Print Linked List in C++

  1. Use Custom Defined Function to Print Element in Linked List
  2. Use Custom Defined Function to Print All Elements in Linked List

This article will explain several methods of how to print elements of a linked list in C++.

Use Custom Defined Function to Print Element in Linked List

In the following examples, we construct a linked list data structure manually, initialize it with arbitrary values, and then print the elements to the console. The implemented structure is a singly linked list with three data members called city, country, and key.

The function addNewNode is used to construct a new element in a linked list. It takes the Node* argument as the address where to construct a new node and 3 corresponding values that need to be assigned to its data members.

Since we are building the data structure manually, we need to utilize dynamic memory allocation. Thus another function, freeNodes, is needed to deallocate the linked list before the program exits.

Once the initialization of the linked list is done, we can call the printNodeData function in the loop to print the same number of elements that were pushed to the list from the vector of pairs. The function takes the only argument of type Node* and calls cout to output each data member to the console. The downside of this function is that the user needs to worry about correct iteration into the linked list every time he needs to print the elements.

#include<iostream>
#include<string>
#include<vector>

using std::cout; using std::cin;
using std::endl; using std::string;
using std::vector; using std::pair;

struct Node {
    struct Node *next{};
    string city;
    string country;
    int key{};
};

struct Node *addNewNode(struct Node *node, int key, string &city, string &country) {
    node->next = new Node;
    node->next->key = key;
    node->next->city = city;
    node->next->country = country;
    return node;
}

void freeNodes(struct Node *node) {
    struct Node *tmp = nullptr;
    while (node) {
        tmp = node;
        node = node->next;
        delete tmp;
    }
}

void printNodeData(struct Node *node) {
    cout << "key: " << node->key << endl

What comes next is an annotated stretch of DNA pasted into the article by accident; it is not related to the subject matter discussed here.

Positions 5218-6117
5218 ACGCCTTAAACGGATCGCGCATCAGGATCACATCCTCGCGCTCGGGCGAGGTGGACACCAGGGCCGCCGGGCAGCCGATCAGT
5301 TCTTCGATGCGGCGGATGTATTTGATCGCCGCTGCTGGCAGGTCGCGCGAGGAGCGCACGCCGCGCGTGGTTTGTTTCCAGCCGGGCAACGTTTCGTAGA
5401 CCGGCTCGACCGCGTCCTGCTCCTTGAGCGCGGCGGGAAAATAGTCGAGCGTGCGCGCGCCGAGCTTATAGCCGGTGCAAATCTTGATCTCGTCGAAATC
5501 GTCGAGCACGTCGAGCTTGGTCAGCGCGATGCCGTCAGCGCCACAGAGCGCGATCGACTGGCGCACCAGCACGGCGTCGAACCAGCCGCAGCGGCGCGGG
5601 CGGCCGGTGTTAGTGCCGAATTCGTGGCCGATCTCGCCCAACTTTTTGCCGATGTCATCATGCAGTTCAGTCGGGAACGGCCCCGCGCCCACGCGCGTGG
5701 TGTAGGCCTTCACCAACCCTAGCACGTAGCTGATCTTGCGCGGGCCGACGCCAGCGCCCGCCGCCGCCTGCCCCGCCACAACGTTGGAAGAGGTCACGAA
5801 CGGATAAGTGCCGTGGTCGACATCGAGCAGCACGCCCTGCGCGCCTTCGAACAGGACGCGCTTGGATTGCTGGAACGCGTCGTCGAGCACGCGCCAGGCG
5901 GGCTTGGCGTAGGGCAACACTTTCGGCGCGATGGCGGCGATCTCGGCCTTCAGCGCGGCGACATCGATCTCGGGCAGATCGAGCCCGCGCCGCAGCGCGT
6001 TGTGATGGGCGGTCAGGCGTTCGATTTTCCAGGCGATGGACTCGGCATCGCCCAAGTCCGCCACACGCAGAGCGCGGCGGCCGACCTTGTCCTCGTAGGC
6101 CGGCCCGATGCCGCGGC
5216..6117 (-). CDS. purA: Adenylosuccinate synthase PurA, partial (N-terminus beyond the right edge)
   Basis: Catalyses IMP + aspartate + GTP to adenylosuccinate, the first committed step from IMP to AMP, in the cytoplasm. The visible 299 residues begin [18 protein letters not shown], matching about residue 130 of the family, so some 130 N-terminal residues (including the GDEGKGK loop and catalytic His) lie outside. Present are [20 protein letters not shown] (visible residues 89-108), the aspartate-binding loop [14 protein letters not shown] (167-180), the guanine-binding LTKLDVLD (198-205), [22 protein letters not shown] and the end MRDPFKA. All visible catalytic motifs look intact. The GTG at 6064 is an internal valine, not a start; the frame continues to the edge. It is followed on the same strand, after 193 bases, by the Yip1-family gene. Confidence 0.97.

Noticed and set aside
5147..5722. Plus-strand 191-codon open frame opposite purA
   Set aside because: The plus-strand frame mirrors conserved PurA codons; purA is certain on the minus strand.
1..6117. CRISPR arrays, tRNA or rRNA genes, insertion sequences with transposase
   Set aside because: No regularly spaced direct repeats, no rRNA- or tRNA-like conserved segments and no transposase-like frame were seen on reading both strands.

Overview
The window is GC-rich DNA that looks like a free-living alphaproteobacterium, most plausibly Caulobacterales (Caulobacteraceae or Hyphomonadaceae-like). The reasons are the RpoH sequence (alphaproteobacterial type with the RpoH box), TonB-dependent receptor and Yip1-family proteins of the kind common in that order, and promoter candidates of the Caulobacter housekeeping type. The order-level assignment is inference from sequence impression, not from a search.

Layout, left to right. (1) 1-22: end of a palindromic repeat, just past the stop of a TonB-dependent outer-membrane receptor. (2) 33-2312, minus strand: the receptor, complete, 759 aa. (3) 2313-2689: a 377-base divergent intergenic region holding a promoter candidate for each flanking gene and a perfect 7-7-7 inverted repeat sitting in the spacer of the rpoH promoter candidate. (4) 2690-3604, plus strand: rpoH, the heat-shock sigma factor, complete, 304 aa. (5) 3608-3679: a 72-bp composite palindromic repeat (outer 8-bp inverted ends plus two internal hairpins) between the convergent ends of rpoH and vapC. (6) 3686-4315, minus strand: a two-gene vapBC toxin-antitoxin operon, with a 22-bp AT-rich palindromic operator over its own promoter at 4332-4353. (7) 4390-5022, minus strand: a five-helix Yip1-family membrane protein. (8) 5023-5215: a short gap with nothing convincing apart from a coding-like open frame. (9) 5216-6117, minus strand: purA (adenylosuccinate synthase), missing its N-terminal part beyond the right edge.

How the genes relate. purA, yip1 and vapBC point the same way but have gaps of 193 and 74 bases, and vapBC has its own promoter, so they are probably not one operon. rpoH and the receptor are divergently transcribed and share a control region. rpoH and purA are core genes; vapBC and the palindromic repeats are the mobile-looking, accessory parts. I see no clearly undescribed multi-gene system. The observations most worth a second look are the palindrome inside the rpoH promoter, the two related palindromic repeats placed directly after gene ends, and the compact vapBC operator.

<< "city: " << node->city << endl
        << "county: " << node->country << endl << endl;
}

int main() {
    struct Node *tmp, *root;
    struct Node *end = nullptr;

    vector<pair<string, string>> list = {{"Tokyo",  "Japan"},
                              {"New York",  "United States"},
                              {"Mexico City",  "Mexico"},
                              {"Tangshan",  "China"},
                              {"Tainan",  "Taiwan"}};

    root = new Node;
    tmp = root;
    for (int i = 0; i < list.size(); ++i) {
        tmp = addNewNode(tmp, i+1, list[i].first, list[i].second);
        tmp = tmp->next;
    }

    tmp = root->next;
    for (const auto &item : list) {
        printNodeData(tmp);
        tmp = tmp->next;
    }

    freeNodes(root->next);
    delete root;

    return EXIT_SUCCESS;
}

Output:

key: 1
city: Tokyo
county: Japan
...

Use Custom Defined Function to Print All Elements in Linked List

Better implementation of the print function would be the one that’s called only once. The printNodes function is defined as the type void that doesn’t return anything to the caller. It takes exactly one argument of type Node* similar to the previous function, and it does the iteration through the linked list all by itself. Notice that calling the freeNodes function is not enough to clean up all the dynamic memory used by the data structure. root pointer allocated from the main function needs to be freed as well; otherwise, a memory leak will be unavoidable.

#include<iostream>
#include<string>
#include<vector>

using std::cout; using std::cin;
using std::endl; using std::string;
using std::vector; using std::pair;

struct Node {
    struct Node *next{};
    string city;
    string country;
    int key{};
};

struct Node *addNewNode(struct Node *node, int key, string &city, string &country) {
    node->next = new Node;
    node->next->key = key;
    node->next->city = city;
    node->next->country = country;
    return node;
}

void freeNodes(struct Node *node) {
    struct Node *tmp = nullptr;
    while (node) {
        tmp = node;
        node = node->next;
        delete tmp;
    }
}

void printNodes(struct Node *node) {
    while (node){
        cout << "key: " << node->key << endl
            << "city: " << node->city << endl
            << "county: " << node->country << endl << endl;
        node = node->next;
    }
}

int main() {
    struct Node *tmp, *root;
    struct Node *end = nullptr;

    vector<pair<string, string>> list = {{"Tokyo",  "Japan"},
                              {"New York",  "United States"},
                              {"Mexico City",  "Mexico"},
                              {"Tangshan",  "China"},
                              {"Tainan",  "Taiwan"}};

    root = new Node;
    tmp = root;
    for (int i = 0; i < list.size(); ++i) {
        tmp = addNewNode(tmp, i+1, list[i].first, list[i].second);
        tmp = tmp->next;
    }

    printNodes(root->next);

    freeNodes(root->next);
    delete root;

    return EXIT_SUCCESS;
}

Output:

key: 1
city: Tokyo
county: Japan
...